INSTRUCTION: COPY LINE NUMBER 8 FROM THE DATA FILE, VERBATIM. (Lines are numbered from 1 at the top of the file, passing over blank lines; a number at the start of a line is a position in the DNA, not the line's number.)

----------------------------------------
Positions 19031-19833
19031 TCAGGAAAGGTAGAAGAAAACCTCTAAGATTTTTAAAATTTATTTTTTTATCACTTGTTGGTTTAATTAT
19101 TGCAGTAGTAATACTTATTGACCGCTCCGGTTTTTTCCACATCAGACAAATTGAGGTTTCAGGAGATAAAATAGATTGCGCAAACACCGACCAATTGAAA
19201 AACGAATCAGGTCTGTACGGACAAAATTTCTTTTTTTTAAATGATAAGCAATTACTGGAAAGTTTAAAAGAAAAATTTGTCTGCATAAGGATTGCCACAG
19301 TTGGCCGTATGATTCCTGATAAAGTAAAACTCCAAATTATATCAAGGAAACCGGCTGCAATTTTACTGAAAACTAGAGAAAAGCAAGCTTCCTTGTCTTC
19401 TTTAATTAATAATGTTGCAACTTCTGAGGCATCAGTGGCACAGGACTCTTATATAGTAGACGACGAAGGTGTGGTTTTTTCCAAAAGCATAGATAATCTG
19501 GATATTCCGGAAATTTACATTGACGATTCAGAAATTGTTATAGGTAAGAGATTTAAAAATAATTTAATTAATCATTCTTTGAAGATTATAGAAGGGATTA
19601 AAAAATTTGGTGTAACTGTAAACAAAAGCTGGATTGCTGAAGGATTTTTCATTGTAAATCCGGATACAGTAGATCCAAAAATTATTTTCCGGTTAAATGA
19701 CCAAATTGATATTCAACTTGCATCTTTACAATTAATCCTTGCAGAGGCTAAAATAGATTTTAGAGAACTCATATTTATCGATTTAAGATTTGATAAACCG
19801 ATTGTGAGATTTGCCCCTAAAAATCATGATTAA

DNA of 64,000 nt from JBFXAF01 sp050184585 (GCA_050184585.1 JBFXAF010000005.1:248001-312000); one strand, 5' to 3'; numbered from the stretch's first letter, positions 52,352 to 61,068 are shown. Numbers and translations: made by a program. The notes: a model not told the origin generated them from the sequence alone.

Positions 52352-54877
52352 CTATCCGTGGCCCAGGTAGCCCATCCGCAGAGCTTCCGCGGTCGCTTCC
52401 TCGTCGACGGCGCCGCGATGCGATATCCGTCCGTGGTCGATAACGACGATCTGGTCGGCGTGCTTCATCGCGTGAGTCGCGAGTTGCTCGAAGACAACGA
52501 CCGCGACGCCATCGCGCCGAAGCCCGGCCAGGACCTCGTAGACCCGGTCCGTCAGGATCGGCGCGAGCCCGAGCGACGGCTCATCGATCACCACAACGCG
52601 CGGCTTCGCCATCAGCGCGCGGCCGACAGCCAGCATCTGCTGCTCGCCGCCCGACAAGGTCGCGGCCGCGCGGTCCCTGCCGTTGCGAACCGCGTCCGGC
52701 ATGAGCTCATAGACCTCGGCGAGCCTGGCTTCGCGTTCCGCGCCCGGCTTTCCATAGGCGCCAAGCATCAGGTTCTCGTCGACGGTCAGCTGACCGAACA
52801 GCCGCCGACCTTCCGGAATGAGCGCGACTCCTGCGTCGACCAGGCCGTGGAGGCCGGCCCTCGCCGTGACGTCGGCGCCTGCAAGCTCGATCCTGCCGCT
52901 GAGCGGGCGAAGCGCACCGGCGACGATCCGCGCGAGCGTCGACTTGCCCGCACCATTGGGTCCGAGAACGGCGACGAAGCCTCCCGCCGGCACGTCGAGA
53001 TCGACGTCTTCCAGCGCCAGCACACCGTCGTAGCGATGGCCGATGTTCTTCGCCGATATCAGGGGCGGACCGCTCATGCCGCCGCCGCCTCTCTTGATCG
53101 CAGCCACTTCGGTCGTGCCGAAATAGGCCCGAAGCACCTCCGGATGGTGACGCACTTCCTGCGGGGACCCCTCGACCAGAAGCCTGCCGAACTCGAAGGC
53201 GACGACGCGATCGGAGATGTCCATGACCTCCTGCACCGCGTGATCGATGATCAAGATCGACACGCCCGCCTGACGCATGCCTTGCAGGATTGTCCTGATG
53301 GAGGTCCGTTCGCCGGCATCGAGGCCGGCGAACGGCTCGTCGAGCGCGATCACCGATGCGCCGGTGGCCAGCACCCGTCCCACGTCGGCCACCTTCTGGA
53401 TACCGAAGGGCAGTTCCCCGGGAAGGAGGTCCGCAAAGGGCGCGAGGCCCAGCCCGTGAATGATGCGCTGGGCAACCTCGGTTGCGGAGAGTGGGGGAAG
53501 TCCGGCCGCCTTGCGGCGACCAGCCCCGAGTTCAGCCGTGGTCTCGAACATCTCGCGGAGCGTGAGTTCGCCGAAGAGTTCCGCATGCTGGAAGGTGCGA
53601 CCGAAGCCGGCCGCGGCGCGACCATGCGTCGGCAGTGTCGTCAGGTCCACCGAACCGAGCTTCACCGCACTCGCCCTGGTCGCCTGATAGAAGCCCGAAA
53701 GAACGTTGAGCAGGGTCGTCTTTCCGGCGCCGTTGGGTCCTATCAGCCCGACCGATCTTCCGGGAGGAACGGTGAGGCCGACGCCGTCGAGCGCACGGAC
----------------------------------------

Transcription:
19601 AAAAATTTGGTGTAACTGTAAACAAAAGCTGGATTGCTGAAGGATTTTTCATTGTAAATCCGGATACAGTAGATCCAAAAATTATTTTCCGGTTAAATGA